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US cyclist Taylor Phinney rounds a turn during the first stage of the Dubai Tour yesterday. Ali Haider / EPA
US cyclist Taylor Phinney rounds a turn during the first stage of the Dubai Tour yesterday.  Ali Haider / EPA

Early Dubai Tour leader refuses to get carried away after one stage

Phinney exceeds own expectations with time trial victory

DUBAI // Taylor Phinney, winner of the first stage of professional racing in Dubai, played down his chances of overall success this weekend after insisting Wednesday’s 9.9-kilometre course was just about the perfect length for him.

The former junior world time trial champion won Stage 1 on the out-and-back course between Dubai World Trade Centre and Downtown in 12 minutes, 3 seconds. The 23-year-old American says he pines for races of this length, intimating that the remaining three stages – which range from 122km to 162km – could be a struggle.

“I exceeded my expectations,” Phinney said. “There are a lot of variables in this race, with the wind, and the hills on Day 3. We will take it day by day.

“I don’t think I’ve won the tour [by winning the opening stage]. If there is an event for me, it is 12 minutes and below. I was really happy when this course came out.”

The BMC Racing Team rider had an average speed of 50.9kph on the layout around the streets of Dubai’s financial district. He comfortably led the field home, with the second-place rider, Britain’s Steven Cummings, posting a time 14 seconds slower.

Tony Martin, the world champion, began his recovery after surgery this winter by finishing fourth, 22 seconds adrift.

Fabian Cancellara, the Swiss rider who is also still in the throes of recuperation after a crash in training last month, was fifth.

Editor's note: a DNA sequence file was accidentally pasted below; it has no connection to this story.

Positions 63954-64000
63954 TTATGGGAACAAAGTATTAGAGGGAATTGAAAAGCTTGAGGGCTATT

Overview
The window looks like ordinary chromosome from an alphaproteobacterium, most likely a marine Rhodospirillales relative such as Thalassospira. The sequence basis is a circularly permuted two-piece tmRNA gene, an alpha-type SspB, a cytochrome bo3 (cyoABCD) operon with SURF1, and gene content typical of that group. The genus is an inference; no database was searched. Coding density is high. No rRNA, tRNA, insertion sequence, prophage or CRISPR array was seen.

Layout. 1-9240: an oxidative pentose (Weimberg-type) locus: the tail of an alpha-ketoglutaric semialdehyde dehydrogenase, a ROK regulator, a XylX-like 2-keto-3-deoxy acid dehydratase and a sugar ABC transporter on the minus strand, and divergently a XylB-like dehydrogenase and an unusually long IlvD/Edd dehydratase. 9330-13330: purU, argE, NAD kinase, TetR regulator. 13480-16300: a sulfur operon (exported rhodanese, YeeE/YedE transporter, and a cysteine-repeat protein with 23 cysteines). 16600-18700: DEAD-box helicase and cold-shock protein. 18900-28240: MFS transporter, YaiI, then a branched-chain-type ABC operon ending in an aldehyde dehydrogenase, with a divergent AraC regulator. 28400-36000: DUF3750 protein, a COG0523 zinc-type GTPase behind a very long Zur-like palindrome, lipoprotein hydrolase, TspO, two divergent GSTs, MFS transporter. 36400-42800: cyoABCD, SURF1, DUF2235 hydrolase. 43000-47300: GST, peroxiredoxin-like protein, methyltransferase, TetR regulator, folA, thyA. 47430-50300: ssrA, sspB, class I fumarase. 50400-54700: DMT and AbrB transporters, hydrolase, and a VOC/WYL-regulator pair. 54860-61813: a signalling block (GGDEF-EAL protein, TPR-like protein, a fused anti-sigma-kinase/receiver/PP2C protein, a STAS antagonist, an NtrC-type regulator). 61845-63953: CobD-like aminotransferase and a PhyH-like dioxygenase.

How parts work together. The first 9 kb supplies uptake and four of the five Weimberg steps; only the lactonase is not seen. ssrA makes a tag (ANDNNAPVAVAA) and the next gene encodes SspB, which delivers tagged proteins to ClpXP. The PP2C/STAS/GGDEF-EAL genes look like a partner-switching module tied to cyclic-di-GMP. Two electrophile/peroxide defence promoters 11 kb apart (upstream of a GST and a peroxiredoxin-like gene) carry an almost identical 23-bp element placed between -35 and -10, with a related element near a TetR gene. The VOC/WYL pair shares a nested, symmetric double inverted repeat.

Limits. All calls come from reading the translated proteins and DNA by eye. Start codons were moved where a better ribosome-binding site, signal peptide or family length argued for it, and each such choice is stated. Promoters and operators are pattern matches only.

The four-time world time trial champion is used to success in this region, having won the Tour of Oman in 2010. However, he acknowledged that the relatively warm conditions here provide a test for riders who are tapering their preparations for the European season.

“It is not summer, it is not spring, but the conditions are the same,” Cancellara said.

“I did a short warm-up then the race as best I could. I was quite happy how everything went, and that is 10km done. The next days are what is important for me.”

Despite the fact his build-up to this event was abbreviated by injury, Cancellara said he is ready for the remaining three stages – so long as he can relocate a lung that went AWOL yesterday.

“For the last two kilometres I felt like I was missing a lung which gives me air,” the Trek Factory Racing rider said. “This isn’t the sort of pain you feel after the first real effort you put in, because I did some training back home already where I put that effort in.

“You can’t compare that to here, though, because your lungs are kind of itching. It is the pain of breathing, there is acid in the legs, and it hurts.

“In three weeks’ time, this type of effort will be easy to do. The hardest thing is doing time trials when you are not in good condition because you feel more pain.”


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